The city plans to create more el-spaces throughout the five boroughs. Design Trust and NYCDOT are partnering to implement two additional sites – Rockaway Freeway and Dutch Kills Street – whose additional partners are the Rockaway Waterfront Alliance and Rockrose respectively. A green infrastructure installation featuring a steel planter representing a dunescape, is located at the A train Beach 60th Street station in the Rockaways, at the corner of Rockaway Boulevard and 60th Street. The planter captures and filters storm water from the elevated A train tracks. Another green infrastructure pilot will be installed at Dutch Kills Street in Long Island City.

NYCDOT is also pursuing three additional sites: Brooklyn Bridge Arches in partnership with the Old Seaport Alliance in Manhattan; Jerome Avenue at Burnside Avenue in the Bronx that will serve as a precursor of a forthcoming $50 million capital project; and Livonia Avenue, Brownsville, that will prototype new pedestrian and elevated train station exterior lighting.

El-space can provide new land resources and foster infrastructure capacity; promote neighborhood access and mobility; supply an identity and people-centered lighting for commercial corridors; offer new paths and trails for walking, cycling, and other healthy forms of recreation; contribute to a city’s storm water capture goals and resiliency plans; become a place for local gatherings and events; and host markets, retail amenities, and entrepreneurial opportunities.

Untapped Cities' Michelle Young reported that "the initial reactions from the neighborhood seem[ed] positive – a local worker, with his drill in tow, simply said, 'beautiful' and told us he comes by El-Space every day to see it. 'Sunset Park is changing a lot, and it’s good,' he explained." 

Bay Ridge resident Anne Wroten told PIX 11, “This could be a good beacon for other people to see what can be done. Just painting those things help."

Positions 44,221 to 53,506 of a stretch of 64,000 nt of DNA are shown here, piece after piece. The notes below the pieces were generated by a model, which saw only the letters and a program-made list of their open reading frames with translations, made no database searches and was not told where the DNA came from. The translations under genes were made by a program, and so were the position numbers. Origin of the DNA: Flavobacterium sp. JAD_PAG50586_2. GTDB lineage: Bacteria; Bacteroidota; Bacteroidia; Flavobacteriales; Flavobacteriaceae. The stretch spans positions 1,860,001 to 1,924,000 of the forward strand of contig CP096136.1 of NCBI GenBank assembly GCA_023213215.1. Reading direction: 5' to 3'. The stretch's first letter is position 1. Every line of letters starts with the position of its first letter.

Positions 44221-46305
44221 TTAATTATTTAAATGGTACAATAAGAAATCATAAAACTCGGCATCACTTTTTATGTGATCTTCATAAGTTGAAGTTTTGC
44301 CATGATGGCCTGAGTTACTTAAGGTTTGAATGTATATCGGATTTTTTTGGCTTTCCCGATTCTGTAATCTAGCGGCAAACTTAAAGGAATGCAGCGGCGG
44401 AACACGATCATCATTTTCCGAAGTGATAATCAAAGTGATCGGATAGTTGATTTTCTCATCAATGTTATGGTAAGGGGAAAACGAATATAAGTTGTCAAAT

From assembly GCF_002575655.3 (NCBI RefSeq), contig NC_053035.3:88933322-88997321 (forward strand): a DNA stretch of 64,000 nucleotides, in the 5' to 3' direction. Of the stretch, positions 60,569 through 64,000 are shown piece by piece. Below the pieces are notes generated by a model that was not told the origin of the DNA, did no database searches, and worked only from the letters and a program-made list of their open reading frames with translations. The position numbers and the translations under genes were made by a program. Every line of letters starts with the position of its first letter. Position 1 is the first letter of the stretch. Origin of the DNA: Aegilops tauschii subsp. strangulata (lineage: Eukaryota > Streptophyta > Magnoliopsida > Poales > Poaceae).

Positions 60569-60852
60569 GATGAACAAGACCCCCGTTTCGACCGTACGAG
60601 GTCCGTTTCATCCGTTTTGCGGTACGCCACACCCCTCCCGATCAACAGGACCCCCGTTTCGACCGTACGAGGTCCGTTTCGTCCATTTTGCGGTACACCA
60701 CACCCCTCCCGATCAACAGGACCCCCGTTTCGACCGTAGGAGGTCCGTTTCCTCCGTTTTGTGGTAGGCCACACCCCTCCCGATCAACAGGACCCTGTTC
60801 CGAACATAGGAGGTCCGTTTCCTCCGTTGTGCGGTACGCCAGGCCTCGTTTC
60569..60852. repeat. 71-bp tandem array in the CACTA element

"The bridge itself is really unique with those splayed columns and the curved beam," said Leni Schwendinger, El-Space Lighting Fellow, in an interview for FOX 5 NY. "[Water] comes into this box; a big piece of trash gets separated from the water", added Quilian Riano, El-Space Urban Design Fellow, describing the water collection component.

See more media coverage here.

The Sunset Park pilot launch on May 17 also featured a site visit with NYCDOT Assistant Commissioner Wendy Feuer and Director of Urban Design Neil Gagliardi, Industry City CEO Andrew Kimball, alongside Design Trust’s El-Space Fellows landscape architects Tricia Martin and Winston Ely, urban designer Quilian Riano, and lighting designer Leni Schwendinger. Design Trust's executive director Susan Chin moderated a panel afterward featuring eminent public space leaders from across North America looking at elevated infrastructure. 

Next day, our El-Space Forum brought together these leading experts and practitioners at AECOM’s Industry City office to identify key obstacles through project case studies, share knowledge and experience affirming a range of values for el-space projects, and consider innovative strategies for optimizing these underutilized spaces.

This collaborative work will yield creative, practical, and equitable solutions to benefit urban communities throughout North America and the globe. Stay tuned for a detailed share-out from the El-Space Forum in the following months.


El-Space: Creating Dynamic Places Under the Elevated is made possible through the generous support of Industry City, The New York Community Trust, Arup, New York Building Foundation, and AECOM

You have people who walk to work, who have to navigate, in the winter sometimes, frozen dirty sewage-y type water that's just coming off of the highway. That's really unacceptable so we saw an interesting opportunity to think of this as a project that's really solving a critical problem.